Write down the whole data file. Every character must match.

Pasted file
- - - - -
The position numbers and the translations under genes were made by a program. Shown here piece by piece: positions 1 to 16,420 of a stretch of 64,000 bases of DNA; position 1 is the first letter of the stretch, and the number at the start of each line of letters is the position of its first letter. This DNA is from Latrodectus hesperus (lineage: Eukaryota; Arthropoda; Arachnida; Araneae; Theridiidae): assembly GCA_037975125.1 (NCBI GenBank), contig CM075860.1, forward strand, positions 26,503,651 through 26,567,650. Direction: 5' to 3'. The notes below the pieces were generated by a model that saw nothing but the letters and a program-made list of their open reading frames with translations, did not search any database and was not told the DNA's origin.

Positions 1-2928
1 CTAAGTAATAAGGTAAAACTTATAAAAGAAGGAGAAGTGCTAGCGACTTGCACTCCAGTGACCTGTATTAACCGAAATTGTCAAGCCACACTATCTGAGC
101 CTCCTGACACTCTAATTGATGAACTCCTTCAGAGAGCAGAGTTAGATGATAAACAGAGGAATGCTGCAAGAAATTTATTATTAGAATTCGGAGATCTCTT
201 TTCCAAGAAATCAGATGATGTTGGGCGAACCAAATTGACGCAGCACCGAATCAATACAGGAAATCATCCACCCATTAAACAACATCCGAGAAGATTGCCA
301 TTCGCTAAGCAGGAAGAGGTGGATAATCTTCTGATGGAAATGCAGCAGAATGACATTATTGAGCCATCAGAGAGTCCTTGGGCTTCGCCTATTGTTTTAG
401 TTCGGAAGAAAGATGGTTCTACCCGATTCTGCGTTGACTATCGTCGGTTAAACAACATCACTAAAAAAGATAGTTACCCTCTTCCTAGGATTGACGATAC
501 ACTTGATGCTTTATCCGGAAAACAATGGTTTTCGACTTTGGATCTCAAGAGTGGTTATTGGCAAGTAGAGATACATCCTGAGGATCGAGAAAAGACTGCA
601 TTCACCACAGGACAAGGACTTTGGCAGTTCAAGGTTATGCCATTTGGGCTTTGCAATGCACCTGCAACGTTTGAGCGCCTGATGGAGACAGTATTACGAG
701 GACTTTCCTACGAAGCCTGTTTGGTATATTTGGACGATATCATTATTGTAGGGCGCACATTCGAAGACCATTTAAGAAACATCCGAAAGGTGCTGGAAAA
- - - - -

The position numbers and the translations under genes were made by a program. Shown here piece by piece: positions 1 to 16,420 of a stretch of 64,000 bases of DNA; position 1 is the first letter of the stretch, and the number at the start of each line of letters is the position of its first letter. This DNA is from Latrodectus hesperus (lineage: Eukaryota; Arthropoda; Arachnida; Araneae; Theridiidae): assembly GCA_037975125.1 (NCBI GenBank), contig CM075860.1, forward strand, positions 26,503,651 through 26,567,650. Direction: 5' to 3'. The notes below the pieces were generated by a model that saw nothing but the letters and a program-made list of their open reading frames with translations, did not search any database and was not told the DNA's origin.

Positions 1-2928
1 CTAAGTAATAAGGTAAAACTTATAAAAGAAGGAGAAGTGCTAGCGACTTGCACTCCAGTGACCTGTATTAACCGAAATTGTCAAGCCACACTATCTGAGC
101 CTCCTGACACTCTAATTGATGAACTCCTTCAGAGAGCAGAGTTAGATGATAAACAGAGGAATGCTGCAAGAAATTTATTATTAGAATTCGGAGATCTCTT
201 TTCCAAGAAATCAGATGATGTTGGGCGAACCAAATTGACGCAGCACCGAATCAATACAGGAAATCATCCACCCATTAAACAACATCCGAGAAGATTGCCA
301 TTCGCTAAGCAGGAAGAGGTGGATAATCTTCTGATGGAAATGCAGCAGAATGACATTATTGAGCCATCAGAGAGTCCTTGGGCTTCGCCTATTGTTTTAG
401 TTCGGAAGAAAGATGGTTCTACCCGATTCTGCGTTGACTATCGTCGGTTAAACAACATCACTAAAAAAGATAGTTACCCTCTTCCTAGGATTGACGATAC
501 ACTTGATGCTTTATCCGGAAAACAATGGTTTTCGACTTTGGATCTCAAGAGTGGTTATTGGCAAGTAGAGATACATCCTGAGGATCGAGAAAAGACTGCA
601 TTCACCACAGGACAAGGACTTTGGCAGTTCAAGGTTATGCCATTTGGGCTTTGCAATGCACCTGCAACGTTTGAGCGCCTGATGGAGACAGTATTACGAG
701 GACTTTCCTACGAAGCCTGTTTGGTATATTTGGACGATATCATTATTGTAGGGCGCACATTCGAAGACCATTTAAGAAACATCCGAAAGGTGCTGGAAAA